Walt Disney Studios Commissary Main Room

Dining at Disney’s – The Commissary at The Walt Disney Studios Turns 80

By Rebecca Cline, Director, Walt Disney Archives

When The Walt Disney Studios in Burbank opened in 1940, employees were struck by the admirable lawns and pedestrian thoroughfares which were ideal for walks, picnicking, or leading to the nearby studio restaurant, or “Commissary” as it is called, which featured relaxing outdoor patios or air-conditioned indoor seating areas.  The Commissary itself opened 80 years ago today.  Please enjoy the following excerpt from the book “The Walt Disney Studios: A Lot to Remember” (by Steven Clark and Rebecca Cline, Disney Editions, 2019):

The Walt Disney Studios: A Lot to Remember” (by Steven Clark and Rebecca Cline, Disney Editions, 2019):

The Commissary was both convenient for employees and practical given rigorous production schedules.  “Our restaurant was designed on the basis of feeding the maximum of people in the shortest length of time, and give them food that would keep them from going off the lot,” explained architect Frank Crowhurst.  The facility was divided into two parts: “…a restaurant for those who want to linger over their dinner, and a coffee shop where they can be served quickly and where they can turn them over three times an hour.”  Both areas, of course, offered high food quality and service at an affordable price.  After all, given the lack of lunch options in the Burbank area in the 1940s and the distance to the nearest restaurants, Walt ensured that the studio commissary was subsidized, operating at either break-even or a slight loss, so that his staff would remain on campus and productive. 

Before the Commissary opened on March 21, 1940, a temporary restaurant was located on the soundstage, offering “Fine Food at Popular Prices,” according to the January 12, 1940, Bulletin.  The article continued:

A complete restaurant, even flowers on the tables, has been laid out in the Live Action Stage on the Burbank lot and is being operated by the Brittingham Commissary.  This has been done for the comfort and convenience of the employees and everyone is invited to take advantage of its excellent facilities.

This restaurant came into being over last weekend, with carpenters, painters, plumbers and electricians working night and day to complete the setup for Monday’s lunch.

The Brittingham Commissary is to be complimented on the fine food and service.  Both a cafeteria and dining room have been installed.  A full-course luncheon in the dining room may be had for 60¢ — the same luncheon is 50¢ in the cafeteria.  Sandwiches and salads are offered at popular prices, pies and desserts are 10¢ and coffee is a nickel.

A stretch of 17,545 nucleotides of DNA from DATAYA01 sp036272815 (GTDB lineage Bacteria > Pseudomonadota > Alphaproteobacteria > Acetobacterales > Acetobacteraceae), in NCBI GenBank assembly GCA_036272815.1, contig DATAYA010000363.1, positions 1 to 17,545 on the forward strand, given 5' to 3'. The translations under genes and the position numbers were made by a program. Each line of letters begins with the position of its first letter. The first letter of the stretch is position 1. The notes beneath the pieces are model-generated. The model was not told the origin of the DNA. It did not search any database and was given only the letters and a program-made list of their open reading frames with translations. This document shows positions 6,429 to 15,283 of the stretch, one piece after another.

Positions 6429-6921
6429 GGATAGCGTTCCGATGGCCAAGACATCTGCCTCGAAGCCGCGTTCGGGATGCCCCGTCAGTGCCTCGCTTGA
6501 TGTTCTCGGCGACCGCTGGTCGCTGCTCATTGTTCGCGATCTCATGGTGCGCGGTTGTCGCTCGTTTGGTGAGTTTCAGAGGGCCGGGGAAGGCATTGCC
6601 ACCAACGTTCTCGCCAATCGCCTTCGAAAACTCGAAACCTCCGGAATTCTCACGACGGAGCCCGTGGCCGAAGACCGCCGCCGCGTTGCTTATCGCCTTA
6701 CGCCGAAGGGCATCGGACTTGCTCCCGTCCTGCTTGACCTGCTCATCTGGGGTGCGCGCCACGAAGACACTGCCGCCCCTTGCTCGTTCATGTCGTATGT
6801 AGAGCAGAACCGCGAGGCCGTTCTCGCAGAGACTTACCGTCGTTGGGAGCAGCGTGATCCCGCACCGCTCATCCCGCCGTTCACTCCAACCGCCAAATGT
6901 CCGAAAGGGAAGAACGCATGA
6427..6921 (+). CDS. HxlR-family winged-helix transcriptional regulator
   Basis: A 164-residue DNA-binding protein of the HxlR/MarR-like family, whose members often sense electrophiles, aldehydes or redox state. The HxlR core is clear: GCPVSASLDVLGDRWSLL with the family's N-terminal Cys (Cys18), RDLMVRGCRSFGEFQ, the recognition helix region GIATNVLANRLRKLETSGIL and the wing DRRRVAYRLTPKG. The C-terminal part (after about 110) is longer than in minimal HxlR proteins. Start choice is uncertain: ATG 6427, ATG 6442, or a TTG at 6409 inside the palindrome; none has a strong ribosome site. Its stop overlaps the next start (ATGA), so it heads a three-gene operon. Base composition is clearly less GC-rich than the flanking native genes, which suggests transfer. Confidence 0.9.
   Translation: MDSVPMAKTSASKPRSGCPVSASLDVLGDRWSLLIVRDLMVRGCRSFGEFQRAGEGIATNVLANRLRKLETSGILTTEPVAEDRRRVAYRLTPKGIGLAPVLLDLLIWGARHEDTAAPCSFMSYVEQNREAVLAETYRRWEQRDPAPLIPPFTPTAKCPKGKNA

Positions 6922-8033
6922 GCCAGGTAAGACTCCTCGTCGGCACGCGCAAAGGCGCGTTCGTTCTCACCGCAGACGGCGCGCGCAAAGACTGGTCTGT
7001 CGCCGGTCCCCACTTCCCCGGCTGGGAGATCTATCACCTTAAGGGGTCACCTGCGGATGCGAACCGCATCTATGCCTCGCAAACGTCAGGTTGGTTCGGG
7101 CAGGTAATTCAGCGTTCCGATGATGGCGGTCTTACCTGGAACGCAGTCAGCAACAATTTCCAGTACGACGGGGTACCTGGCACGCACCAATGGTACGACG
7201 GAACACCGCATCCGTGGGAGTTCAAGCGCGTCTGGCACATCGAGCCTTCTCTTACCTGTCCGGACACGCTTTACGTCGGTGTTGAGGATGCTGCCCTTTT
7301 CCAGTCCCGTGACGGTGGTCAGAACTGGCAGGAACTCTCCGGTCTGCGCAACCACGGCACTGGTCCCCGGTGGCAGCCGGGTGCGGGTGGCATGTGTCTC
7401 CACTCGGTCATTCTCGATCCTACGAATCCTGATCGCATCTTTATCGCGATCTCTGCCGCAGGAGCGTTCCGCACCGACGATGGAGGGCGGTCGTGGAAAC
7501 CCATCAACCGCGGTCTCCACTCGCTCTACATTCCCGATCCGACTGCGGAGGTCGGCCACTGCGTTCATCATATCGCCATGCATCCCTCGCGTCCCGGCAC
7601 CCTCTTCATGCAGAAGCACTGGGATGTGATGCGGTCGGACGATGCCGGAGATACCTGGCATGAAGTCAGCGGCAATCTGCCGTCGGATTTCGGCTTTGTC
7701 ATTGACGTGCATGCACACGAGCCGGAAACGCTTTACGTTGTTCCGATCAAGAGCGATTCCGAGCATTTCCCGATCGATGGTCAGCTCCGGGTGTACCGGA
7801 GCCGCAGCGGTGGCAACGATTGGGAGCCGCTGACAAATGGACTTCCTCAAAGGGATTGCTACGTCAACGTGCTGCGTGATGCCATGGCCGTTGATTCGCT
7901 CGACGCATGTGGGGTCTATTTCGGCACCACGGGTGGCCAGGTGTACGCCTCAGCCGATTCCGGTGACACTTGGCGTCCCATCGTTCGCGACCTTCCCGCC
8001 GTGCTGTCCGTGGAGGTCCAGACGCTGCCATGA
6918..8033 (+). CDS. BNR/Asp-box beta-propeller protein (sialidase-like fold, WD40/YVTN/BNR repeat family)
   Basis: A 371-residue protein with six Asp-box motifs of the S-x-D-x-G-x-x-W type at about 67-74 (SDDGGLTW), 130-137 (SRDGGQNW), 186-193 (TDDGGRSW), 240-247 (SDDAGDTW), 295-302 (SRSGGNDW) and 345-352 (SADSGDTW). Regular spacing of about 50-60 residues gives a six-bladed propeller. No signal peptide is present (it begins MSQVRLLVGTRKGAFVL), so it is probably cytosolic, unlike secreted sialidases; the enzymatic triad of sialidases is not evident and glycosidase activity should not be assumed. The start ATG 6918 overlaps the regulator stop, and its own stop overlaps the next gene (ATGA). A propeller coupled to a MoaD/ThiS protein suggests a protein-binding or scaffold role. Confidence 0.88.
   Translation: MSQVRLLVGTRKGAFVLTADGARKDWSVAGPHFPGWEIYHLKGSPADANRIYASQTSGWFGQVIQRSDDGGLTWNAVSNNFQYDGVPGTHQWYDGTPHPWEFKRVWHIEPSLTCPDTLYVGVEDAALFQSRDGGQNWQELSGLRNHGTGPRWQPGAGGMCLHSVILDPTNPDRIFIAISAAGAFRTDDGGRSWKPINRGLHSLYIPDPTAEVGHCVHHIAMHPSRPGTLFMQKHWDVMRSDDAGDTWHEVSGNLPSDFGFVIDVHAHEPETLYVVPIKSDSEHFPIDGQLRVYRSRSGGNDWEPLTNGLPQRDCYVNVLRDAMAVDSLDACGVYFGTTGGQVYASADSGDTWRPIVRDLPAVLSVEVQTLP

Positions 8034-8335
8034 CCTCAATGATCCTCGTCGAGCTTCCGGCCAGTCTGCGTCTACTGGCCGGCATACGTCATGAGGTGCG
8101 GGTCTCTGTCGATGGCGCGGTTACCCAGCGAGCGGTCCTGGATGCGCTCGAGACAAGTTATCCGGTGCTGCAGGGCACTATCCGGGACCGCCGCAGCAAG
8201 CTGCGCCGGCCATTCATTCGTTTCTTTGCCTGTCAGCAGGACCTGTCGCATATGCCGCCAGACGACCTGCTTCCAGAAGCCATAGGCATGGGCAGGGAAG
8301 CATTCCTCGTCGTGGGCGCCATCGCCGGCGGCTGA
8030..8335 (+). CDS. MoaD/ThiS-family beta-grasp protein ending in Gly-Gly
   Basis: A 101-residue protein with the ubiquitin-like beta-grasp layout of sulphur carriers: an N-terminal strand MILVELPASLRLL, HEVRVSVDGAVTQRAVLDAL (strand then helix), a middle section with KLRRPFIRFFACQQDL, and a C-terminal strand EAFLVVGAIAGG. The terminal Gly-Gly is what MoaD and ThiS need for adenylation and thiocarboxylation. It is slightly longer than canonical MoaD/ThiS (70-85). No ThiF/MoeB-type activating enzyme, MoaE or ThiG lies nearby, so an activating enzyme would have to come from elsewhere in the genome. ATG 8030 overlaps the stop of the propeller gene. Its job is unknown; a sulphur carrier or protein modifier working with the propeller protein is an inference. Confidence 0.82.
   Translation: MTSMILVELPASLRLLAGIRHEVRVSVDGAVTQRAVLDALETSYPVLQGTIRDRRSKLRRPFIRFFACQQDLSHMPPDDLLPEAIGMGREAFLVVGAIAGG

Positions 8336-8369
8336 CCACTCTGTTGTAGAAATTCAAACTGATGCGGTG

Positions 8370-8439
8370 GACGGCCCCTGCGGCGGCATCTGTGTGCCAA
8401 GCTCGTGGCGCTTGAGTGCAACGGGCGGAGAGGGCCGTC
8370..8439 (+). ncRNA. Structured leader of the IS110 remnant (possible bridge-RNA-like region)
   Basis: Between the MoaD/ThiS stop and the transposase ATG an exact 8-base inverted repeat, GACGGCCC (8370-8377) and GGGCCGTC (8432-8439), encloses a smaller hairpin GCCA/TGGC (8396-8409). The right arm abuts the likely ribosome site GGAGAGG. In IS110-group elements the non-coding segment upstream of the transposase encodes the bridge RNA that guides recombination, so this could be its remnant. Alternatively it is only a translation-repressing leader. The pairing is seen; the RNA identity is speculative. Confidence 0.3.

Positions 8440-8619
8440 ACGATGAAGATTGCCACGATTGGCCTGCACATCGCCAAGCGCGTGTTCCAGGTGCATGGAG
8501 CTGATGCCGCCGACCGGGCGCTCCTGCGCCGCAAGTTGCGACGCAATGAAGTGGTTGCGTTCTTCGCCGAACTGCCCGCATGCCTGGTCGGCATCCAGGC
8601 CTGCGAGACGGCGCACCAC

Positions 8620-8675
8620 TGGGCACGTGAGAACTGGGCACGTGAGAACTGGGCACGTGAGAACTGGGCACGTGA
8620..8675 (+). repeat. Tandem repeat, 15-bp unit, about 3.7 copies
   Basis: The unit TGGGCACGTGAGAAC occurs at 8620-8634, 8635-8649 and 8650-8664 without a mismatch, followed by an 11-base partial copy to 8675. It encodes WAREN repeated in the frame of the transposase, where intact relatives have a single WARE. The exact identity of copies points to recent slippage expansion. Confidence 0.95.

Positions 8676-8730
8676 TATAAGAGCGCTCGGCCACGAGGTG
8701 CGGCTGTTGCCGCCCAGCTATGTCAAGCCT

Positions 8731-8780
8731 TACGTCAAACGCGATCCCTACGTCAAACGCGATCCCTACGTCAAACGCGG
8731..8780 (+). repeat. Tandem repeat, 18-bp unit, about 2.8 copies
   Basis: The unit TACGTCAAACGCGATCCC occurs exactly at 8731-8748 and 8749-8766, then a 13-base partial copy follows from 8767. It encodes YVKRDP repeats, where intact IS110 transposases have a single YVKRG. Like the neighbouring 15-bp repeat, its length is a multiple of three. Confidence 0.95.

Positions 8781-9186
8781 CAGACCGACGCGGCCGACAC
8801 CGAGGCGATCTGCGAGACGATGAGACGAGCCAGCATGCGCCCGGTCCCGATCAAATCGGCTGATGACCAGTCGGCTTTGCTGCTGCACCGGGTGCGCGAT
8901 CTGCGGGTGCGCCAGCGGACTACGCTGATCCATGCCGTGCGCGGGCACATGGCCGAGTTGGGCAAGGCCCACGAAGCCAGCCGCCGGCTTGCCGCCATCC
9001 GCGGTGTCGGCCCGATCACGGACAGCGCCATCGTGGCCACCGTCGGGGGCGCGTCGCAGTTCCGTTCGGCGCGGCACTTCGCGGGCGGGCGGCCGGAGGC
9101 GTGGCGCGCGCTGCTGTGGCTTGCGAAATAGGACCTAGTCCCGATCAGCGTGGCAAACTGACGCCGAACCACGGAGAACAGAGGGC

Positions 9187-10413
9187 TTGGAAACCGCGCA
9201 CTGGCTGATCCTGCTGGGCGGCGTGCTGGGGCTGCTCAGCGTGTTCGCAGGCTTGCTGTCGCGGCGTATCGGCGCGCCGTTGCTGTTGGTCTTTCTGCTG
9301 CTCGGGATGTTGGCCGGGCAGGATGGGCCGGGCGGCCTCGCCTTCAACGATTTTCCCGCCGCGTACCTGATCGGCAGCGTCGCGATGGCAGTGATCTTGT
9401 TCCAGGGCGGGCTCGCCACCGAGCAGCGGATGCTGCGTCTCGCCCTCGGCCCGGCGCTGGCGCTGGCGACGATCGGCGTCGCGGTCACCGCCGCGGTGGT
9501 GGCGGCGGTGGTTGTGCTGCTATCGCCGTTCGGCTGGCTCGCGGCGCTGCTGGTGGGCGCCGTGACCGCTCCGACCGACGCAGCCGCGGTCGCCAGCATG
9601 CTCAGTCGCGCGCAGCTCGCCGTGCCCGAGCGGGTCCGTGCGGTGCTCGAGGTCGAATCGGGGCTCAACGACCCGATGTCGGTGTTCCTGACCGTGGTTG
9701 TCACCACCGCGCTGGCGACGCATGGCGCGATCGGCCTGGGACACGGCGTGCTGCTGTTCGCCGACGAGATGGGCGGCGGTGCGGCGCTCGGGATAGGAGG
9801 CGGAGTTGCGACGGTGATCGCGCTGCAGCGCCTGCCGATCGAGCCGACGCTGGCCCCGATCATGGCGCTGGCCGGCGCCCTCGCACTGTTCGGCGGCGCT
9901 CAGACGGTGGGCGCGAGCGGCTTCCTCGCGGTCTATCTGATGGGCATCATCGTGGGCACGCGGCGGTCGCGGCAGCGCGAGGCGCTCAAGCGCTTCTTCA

In order to provide the best possible facilities and insure that only the highest quality food is served, the studio pays a flat rate of 80¢ for each person served, regardless of the amount of the check.

The “Cartoon Special,” on the menu daily, is a particular feature.  This consists of an entrée, rolls and butter, coffee, milk, or buttermilk, and is offered at 35¢ in the cafeteria, and 40¢ in the dining room.

 The temporary location was a fine offering, but once the permanent commissary opened, it was an instant hit.

The Commissary became a vital place to dine and to see and be seen.  Most Disneyites would frequent the restaurant, including Walt himself.  According to Katherine Beaumont, the voice of Alice from Alice in Wonderland and Wendy from Peter Pan, “Walt was a person who was quite visible.  Most studio heads, I had learned, you know…they’re in an office somewhere.  But, Walt would come down to the cafeteria and go through the line at lunchtime, with his tray, and find a place to sit just as everybody else was doing at lunch.  He would visit with people.”

Years later, during one of her visits with Walt in June 1963, renowned Hollywood gossip columnist Hedda Hopper joined Walt at the Commissary, noting, “Disney employees were standing under the trees talking, or sitting on the many benches that are scattered over his campus.  Some were playing ball.  Walt said, ‘I used to have a baseball field and a putting green, but had to take them out and make parking spaces.’”

 Hopper continued, “A small boy was playing ping pong.  A little boy with a yellow necktie and yellow socks was playing around outside the entrance to the dining room.  Walt said, ‘Hello, Matthew.  How are you?’ and as he passed patted him on the head.  The little boy glowed.”  Of course, Hopper’s visit was during the production of Mary Poppins, and the little boy on his lunch break was Matthew Garber, who played young Michael Banks.  Moments later, as Hopper recounts, “Julie Andrews came by in a pert little hat with a daisy sticking up in front.  Walt said, ‘I’m gonna give you that when the picture’s done,’” referring to Mary Poppins’ signature hat.  Julie replied, “’I want it so badly and didn’t want to ask.’”

As Walt and Hopper left the Commissary, she noted, “In the serve yourself cafeteria is a big case that holds the Oscar with the seven little Oscars Walt got for Snow White; the Legion of Honor from France; the Irving Thalberg Awards and right beside the Legion of Honor are two Mickey Mouse watches – one for a boy, one for a girl.  On the girl’s watch is a sign: ‘The 5,000,000th watch.’  On the boy’s, ‘The 25,000,000th watch.’  On his way out [of the Commissary, Walt] stopped to weigh [himself].  You get a fortune with this.  He weighed 191 – was upset.  His fortune read: ‘You have great self control and can take great abuse.’”